IBNC BSE TSE update ;
Tuesday, November 17, 2009 SEAC NEW RESULTS ON IDIOPATHIC BRAINSTEM NEURONAL CHROMATOLYSIS (IBNC) FROM THE VETERINARY LABORATORIES AGENCY (VLA) SEAC 103/1
31 March 2009 - A summary of the 102nd SEAC meeting (35 KB) held on 4th March 2009
SEAC noted that IBNC appeared to be a rare disease that occurred in older cattle, predominantly as single cases, although it is possible that surveillance may not detect all cases. Biochemical studies suggested that the prion protein may play a role in the disease. However, it is unclear whether the normal form of the protein or an abnormal form is involved. Studies are required to determine whether IBNC is transmissible or not. SEAC concluded, noting that specified risk material controls are in place to prevent cattle brain from entering the food supply, that current data on IBNC do not suggest it presents a risk to human health.
>>> All of the 15 cattle tested showed that the brains had abnormally accumulated prion protein. <<<
Saturday, February 28, 2009
NEW RESULTS ON IDIOPATHIC BRAINSTEM NEURONAL CHROMATOLYSIS "All of the 15 cattle tested showed that the brains had abnormally accumulated PrP" 2009
Wednesday, October 08, 2008
Idiopathic Brainstem Neuronal Chromatolysis (IBNC): a novel prion protein related disorder of cattle?
8. I was in receipt of no extra funds beyond those provided by the NHS and the University of London to run my laboratories and pay my salary as a senior lecturer/honorary Consultant and I suffered no constraints over my publications, lectures to my students, or statements to the media. However, I became increasingly aware after 1988 that questioning official dogma about BSE brought difficulties to one’s career. I was myself about to retire from the Charing Cross Hospital, where I worked as a Consultant Neuropathologist, but I observed with horror that the good reputations of dissenting scientists in the field, not least Dr Stephen Dealler and especially Dr Harash Narang were systematically undermined.
THEY KNEW 2 DECADES AGO the damn BSE mad cow testing were not finding cases ;
BSE-NON-CONFIRMATION OF DISEASE
3. A question posed by Mr Whaley (para 2) is that classical lesions of BSE may not occur in all cases. Supposing we had a strain variant that produced it's lesions in the cerebrum these would not be detected by our current method. I think this would be unlikely but not impossible - another reason why at least a proportion of complete brains (or blocks) should be retained during the epidemic so if the problem Mr Whaley indicates escalates, it can be investigated.
5. IF you had the information what benefit would there be ? what would you do with it ?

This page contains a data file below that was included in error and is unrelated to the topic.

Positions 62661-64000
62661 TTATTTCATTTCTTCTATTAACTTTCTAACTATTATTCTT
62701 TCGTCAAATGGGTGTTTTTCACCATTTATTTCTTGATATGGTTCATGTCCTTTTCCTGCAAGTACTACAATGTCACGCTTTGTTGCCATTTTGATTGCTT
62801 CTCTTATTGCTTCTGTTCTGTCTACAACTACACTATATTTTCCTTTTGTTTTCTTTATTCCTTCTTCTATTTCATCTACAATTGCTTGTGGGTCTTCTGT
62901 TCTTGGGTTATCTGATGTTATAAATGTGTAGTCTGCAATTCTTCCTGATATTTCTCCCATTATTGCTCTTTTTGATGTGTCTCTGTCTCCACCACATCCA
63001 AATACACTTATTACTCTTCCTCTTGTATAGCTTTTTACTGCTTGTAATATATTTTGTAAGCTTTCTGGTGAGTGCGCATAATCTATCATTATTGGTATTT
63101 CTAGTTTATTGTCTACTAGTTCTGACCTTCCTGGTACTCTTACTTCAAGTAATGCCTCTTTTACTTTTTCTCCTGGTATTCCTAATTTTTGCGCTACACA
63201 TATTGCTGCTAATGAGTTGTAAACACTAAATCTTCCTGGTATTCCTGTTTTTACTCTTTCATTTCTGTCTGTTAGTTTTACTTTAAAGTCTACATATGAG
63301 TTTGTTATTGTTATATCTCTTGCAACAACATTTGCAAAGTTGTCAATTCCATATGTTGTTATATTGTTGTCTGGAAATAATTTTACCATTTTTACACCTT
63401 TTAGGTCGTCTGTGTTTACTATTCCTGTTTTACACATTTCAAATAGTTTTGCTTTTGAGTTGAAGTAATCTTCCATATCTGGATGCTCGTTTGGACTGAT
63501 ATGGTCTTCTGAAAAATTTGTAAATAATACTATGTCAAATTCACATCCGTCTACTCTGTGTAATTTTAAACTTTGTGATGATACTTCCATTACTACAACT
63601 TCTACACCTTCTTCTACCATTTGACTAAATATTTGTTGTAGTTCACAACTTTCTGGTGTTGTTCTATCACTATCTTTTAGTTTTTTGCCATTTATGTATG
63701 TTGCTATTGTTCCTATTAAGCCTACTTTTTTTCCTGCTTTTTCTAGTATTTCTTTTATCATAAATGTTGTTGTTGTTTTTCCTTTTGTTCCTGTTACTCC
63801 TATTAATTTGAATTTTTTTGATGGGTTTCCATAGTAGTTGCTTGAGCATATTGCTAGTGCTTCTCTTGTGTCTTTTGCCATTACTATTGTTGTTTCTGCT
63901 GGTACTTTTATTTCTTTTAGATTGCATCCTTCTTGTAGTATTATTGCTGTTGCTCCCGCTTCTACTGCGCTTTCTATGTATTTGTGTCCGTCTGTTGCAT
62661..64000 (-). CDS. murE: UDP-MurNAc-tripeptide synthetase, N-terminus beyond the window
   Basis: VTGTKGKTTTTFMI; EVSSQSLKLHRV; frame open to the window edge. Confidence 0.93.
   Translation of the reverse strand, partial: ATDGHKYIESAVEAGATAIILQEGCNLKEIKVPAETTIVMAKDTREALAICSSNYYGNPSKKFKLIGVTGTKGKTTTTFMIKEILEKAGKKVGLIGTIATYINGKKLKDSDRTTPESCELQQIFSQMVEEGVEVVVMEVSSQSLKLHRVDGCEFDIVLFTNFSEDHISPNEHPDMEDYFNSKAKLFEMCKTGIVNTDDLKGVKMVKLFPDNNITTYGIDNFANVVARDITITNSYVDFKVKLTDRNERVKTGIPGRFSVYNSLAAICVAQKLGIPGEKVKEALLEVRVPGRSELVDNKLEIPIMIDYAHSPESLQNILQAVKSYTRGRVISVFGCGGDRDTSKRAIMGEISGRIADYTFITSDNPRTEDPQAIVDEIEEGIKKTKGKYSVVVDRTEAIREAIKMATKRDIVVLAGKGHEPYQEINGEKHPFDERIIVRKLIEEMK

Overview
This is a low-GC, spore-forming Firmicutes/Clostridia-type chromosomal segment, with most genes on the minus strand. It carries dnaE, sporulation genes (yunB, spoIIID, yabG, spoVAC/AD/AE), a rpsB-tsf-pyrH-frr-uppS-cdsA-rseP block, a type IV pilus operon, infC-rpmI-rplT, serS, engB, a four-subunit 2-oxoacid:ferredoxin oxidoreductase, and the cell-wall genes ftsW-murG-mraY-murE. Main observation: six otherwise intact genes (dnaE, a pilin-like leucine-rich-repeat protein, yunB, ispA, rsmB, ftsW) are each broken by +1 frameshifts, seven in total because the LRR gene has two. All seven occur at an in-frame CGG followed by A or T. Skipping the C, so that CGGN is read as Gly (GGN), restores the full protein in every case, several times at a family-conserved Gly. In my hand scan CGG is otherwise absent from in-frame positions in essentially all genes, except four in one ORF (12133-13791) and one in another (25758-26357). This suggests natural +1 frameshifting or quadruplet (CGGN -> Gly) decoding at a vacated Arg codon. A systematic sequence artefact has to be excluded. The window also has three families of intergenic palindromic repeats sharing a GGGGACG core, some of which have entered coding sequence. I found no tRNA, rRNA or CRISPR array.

I do not recommend any action. The situation should be accepted. I do not think the VIS can do more at present. The situation should be kept under review particularly if there is an escalation in numbers in this category.
15 MAY 1990
''THE LINE TO TAKE'' ON IBNC $$$ 1995 $$$
page 9 of 14 ;
30. The Committee noted that the results were unusual. the questioned whether there could be coincidental BSE infection or contamination with scrapie. Dr. Tyrell noted that the feeling of the committee was that this did not represent a new agent but it was important to be prepared to say something publicly about these findings. A suggested line to take was that these were scientifically unpublishable results but in line with the policy of openness they would be made publicly available and further work done to test their validity. Since the BSE precautions were applied to IBNC cases, human health was protected. Further investigations should be carried out on isolations from brains of IBNC cases with removal of the brain and subsequent handling under strict conditions to avoid the risk of any contamination.
31. Mr. Bradley informed the Committee that the CVO had informed the CMO about the IBNC results and the transmission from retina and he, like the Committee was satisfied that the controls already in place or proposed were adequate. ...
snip... see full text ;
SEAC MINUTES OF THE 19TH MEETING HELD ON 21 JUNE 1995 AT THE CENTRAL VETERINARY LABORATORY
31. Mr Bradley informed the Committee that the CVO had informed the CMO about the IBNC results and the transmission from retina and he, like the Committee was satisfied that the controls already in place or proposed were adequate. ...
ALSO, please note, atypical BSE-H strain is also transmissible in the humanized transgenic mice with distinct phenotype ;
TRANSMISSION OF ATYPICAL BOVINE SPONGIFORM ENCEPHALOPATHY (BSE) IN HUMANIZED MOUSE MODELS
Liuting Qing1, Fusong Chen1, Michael Payne1, Wenquan Zou1, Cristina Casalone2, Martin Groschup3, Miroslaw Polak4, Maria Caramelli2, Pierluigi Gambetti1, Juergen Richt5*, and Qingzhong Kong1 1Department of Pathology, Case Western Reserve University, Cleveland, OH 44106, USA; 2CEA, Istituto Zooprofilattico Sperimentale, Italy; 3Friedrich-Loeffler-Institut, Germany; 4National Veterinary Research Institute, Poland; 5Kansas State University, Diagnostic Medicine/Pathobiology Department, Manhattan, KS 66506, USA. *Previous address: USDA National Animal Disease Center, Ames, IA 50010, USA